Value-based payments—Some payers are paying for value—the optimal use of health services for the best outcomes—rather than reimbursing for individual services. For EMS this might look like payment for good outcomes rather than payment only for successful transport to a hospital. It may also mean partnering with accountable care organizations or managed care plans, including Medicare Advantage plans, which can offer SDoH services through community paramedicine as an additional benefit to control costs and improve outcomes.
Grant funding—EMS programs may be able to apply for grant funds from community foundations, health foundations, and foundations established by companies (including insurance companies). This is a great way to get the funds needed to establish or expand a program. But grant funding is not usually permanent and often cannot be used for ongoing operating expenses, so plan accordingly.
Public-private partnerships—Healthcare and hospital systems often partner with municipalities to establish or support community paramedicine programs that address SDoH.
EMS providers should be prepared to explore multiple funding sources for SDoH and have the accounting systems in place to manage them.
SDoH and COVID-19
Emergency services might be feeling overwhelmed by the response to COVID-19 and wondering if it’s possible to do this kind of work given the current situation. However, there are specific strategies mobile integrated health can use to continue connecting people with resources during continued physical distancing and stay-at-home orders.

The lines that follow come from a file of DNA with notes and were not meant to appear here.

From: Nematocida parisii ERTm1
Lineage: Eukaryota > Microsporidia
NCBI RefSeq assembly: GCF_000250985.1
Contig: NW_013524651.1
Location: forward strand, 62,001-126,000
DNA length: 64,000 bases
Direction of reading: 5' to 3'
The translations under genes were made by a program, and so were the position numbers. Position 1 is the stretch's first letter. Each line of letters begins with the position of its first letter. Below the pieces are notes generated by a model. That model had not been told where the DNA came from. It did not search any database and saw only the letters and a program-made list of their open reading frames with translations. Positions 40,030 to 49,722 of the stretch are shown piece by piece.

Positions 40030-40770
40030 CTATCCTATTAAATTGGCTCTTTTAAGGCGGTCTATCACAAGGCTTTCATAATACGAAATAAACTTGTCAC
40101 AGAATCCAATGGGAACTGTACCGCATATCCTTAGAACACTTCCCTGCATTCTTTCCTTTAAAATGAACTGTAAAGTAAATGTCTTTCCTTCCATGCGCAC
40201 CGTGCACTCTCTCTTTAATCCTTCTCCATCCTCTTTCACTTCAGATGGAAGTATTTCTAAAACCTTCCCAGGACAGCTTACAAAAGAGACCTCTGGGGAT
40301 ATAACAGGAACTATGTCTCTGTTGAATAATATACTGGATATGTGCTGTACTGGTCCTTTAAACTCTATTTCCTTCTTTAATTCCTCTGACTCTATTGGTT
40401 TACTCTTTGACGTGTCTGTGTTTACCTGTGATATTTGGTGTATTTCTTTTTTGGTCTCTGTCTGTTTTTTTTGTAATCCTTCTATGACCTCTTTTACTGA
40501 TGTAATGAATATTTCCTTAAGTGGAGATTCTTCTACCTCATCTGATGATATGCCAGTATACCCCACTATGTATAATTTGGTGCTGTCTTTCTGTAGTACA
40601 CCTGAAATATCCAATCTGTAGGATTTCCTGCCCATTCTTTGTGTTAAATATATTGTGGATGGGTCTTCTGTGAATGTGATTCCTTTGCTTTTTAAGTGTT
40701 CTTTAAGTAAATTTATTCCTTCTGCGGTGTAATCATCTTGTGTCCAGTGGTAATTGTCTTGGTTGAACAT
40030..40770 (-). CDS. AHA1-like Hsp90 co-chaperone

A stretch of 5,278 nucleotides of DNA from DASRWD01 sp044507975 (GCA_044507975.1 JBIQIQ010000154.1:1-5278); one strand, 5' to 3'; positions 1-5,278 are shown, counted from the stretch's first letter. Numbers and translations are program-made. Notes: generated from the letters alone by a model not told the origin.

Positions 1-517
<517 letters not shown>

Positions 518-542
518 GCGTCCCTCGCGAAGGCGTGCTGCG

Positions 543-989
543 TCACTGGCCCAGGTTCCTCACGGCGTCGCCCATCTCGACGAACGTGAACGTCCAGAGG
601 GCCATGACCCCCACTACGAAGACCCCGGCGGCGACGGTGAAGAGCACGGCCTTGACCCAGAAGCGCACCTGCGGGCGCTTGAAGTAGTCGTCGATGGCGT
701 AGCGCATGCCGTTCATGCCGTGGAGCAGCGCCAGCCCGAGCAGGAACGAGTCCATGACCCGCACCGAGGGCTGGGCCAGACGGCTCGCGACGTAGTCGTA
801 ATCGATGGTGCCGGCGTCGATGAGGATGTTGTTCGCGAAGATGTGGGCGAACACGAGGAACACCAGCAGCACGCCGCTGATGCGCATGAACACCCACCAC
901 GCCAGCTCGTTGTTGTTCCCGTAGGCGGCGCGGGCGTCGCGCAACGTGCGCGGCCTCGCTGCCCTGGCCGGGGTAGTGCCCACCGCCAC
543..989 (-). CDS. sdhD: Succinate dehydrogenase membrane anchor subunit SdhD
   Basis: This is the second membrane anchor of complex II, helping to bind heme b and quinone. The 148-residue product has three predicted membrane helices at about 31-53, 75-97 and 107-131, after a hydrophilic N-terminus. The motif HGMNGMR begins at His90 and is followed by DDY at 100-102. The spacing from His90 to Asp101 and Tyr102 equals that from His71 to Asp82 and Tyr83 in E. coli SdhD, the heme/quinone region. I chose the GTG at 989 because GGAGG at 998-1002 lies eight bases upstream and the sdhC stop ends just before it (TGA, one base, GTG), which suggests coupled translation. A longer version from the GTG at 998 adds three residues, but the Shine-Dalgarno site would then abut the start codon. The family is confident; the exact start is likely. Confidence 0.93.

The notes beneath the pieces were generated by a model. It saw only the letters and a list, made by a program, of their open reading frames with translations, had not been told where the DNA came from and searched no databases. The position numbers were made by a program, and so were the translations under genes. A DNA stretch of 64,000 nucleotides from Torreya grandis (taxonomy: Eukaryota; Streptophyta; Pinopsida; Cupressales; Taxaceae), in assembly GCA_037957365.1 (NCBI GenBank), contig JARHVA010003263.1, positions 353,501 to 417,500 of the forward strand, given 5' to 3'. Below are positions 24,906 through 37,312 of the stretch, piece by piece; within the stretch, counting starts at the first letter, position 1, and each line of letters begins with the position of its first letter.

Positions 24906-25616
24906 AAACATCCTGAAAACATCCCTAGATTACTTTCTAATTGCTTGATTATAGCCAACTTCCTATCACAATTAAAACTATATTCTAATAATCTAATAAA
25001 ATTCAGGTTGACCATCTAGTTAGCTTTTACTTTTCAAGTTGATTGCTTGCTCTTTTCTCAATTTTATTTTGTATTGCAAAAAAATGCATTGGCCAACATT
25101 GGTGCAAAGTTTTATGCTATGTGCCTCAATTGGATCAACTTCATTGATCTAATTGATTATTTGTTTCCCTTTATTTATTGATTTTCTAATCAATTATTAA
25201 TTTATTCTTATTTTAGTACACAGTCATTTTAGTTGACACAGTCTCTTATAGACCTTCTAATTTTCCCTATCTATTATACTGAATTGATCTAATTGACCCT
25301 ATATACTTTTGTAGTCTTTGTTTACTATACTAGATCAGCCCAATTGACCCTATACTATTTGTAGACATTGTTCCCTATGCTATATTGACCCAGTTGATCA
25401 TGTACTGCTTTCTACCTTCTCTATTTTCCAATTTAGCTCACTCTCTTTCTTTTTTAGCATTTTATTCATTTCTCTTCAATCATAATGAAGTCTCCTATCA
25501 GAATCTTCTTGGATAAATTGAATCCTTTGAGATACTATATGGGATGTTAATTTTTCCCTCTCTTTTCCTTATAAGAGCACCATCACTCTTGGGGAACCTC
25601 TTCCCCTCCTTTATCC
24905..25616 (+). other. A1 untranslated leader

The CARES program had been taking this opportunity to think about new ways to work and connect. “This has certainly caused us to think differently about how we do patient navigation,” says Steve Johnson, community and public health administrator for the CARES program at the Colorado Springs Fire Department. “We’re learning a lot about efficiency and how to reach people in new ways. It will make us a stronger program because it’s teaching us things we wouldn’t otherwise have learned.”
In addition, the COVID-19 pandemic demonstrates the complex relationship between health status and social factors and highlights the need for connecting the two. Poverty leads to both environmental factors and health behaviors that cause poor health and make people more vulnerable to infectious disease. People living in areas with air and water pollution already had the increased heart disease and asthma rates that come from those; such areas also typically are more crowded with denser housing options. Many of the people who live in these areas rely on public transportation for work, making social distancing difficult and increasing the risk of infection. Structural racism, which has contributed to the poorer health status of black and indigenous people across socioeconomic classes, has caused these groups to experience more serious disease and death during the pandemic. And the economic fallout of the virus will likely put even more Americans in such vulnerable positions, perpetuating a cycle of poverty and ill health.
“The ability to go to the doctor, food insecurity, housing problems—everything will be impacted after coronavirus,” says Songer. “Healthcare literacy is another big issue—getting the right education out there. These are things mobile integrated health programs can do. We can help reduce the burden on the healthcare system.”
Now is the perfect time for EMS to join the work being done in the prehospital field to ensure community members get the services they need to address adverse social conditions. With one foot in healthcare and the other in community-based services, EMS is an ideal partner for SDoH work and should be at the table for discussion and development of best practices. With EMS involved in program design from the beginning, SDoH services will be more effective, well documented, and, ultimately, valued.